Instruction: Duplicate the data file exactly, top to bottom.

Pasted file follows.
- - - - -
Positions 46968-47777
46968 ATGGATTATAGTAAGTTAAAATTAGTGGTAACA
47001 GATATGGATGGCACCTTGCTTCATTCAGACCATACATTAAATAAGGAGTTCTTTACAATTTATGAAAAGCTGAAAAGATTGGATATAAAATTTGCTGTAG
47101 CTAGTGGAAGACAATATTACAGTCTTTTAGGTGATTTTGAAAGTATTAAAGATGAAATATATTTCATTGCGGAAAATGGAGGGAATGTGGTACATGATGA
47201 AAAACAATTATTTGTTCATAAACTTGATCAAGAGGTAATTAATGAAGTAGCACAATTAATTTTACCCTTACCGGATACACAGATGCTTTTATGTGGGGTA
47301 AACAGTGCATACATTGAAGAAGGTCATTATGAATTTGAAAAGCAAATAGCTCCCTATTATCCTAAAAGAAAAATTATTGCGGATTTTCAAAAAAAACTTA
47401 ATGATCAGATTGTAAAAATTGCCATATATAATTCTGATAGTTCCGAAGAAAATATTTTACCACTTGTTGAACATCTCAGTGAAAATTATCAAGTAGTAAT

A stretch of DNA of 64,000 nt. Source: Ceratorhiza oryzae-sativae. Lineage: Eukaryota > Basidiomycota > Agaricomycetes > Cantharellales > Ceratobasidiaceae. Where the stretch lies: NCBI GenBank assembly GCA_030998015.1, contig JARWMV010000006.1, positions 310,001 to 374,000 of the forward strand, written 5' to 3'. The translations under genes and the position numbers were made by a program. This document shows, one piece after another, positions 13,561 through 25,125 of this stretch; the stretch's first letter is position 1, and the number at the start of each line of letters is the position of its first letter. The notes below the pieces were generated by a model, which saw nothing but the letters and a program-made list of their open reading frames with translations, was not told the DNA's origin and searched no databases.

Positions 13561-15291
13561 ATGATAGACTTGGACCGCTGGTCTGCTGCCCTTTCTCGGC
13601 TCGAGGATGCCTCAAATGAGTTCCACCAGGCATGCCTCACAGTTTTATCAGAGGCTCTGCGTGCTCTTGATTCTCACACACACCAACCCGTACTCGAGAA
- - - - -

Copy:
Positions 46968-47777
46968 ATGGATTATAGTAAGTTAAAATTAGTGGTAACA
47001 GATATGGATGGCACCTTGCTTCATTCAGACCATACATTAAATAAGGAGTTCTTTACAATTTATGAAAAGCTGAAAAGATTGGATATAAAATTTGCTGTAG
47101 CTAGTGGAAGACAATATTACAGTCTTTTAGGTGATTTTGAAAGTATTAAAGATGAAATATATTTCATTGCGGAAAATGGAGGGAATGTGGTACATGATGA
47201 AAAACAATTATTTGTTCATAAACTTGATCAAGAGGTAATTAATGAAGTAGCACAATTAATTTTACCCTTACCGGATACACAGATGCTTTTATGTGGGGTA
47301 AACAGTGCATACATTGAAGAAGGTCATTATGAATTTGAAAAGCAAATAGCTCCCTATTATCCTAAAAGAAAAATTATTGCGGATTTTCAAAAAAAACTTA
47401 ATGATCAGATTGTAAAAATTGCCATATATAATTCTGATAGTTCCGAAGAAAATATTTTACCACTTGTTGAACATCTCAGTGAAAATTATCAAGTAGTAAT

A stretch of DNA of 64,000 nt. Source: Ceratorhiza oryzae-sativae. Lineage: Eukaryota > Basidiomycota > Agaricomycetes > Cantharellales > Ceratobasidiaceae. Where the stretch lies: NCBI GenBank assembly GCA_030998015.1, contig JARWMV010000006.1, positions 310,001 to 374,000 of the forward strand, written 5' to 3'. The translations under genes and the position numbers were made by a program. This document shows, one piece after another, positions 13,561 through 25,125 of this stretch; the stretch's first letter is position 1, and the number at the start of each line of letters is the position of its first letter. The notes below the pieces were generated by a model, which saw nothing but the letters and a program-made list of their open reading frames with translations, was not told the DNA's origin and searched no databases.

Positions 13561-15291
13561 ATGATAGACTTGGACCGCTGGTCTGCTGCCCTTTCTCGGC
13601 TCGAGGATGCCTCAAATGAGTTCCACCAGGCATGCCTCACAGTTTTATCAGAGGCTCTGCGTGCTCTTGATTCTCACACACACCAACCCGTACTCGAGAA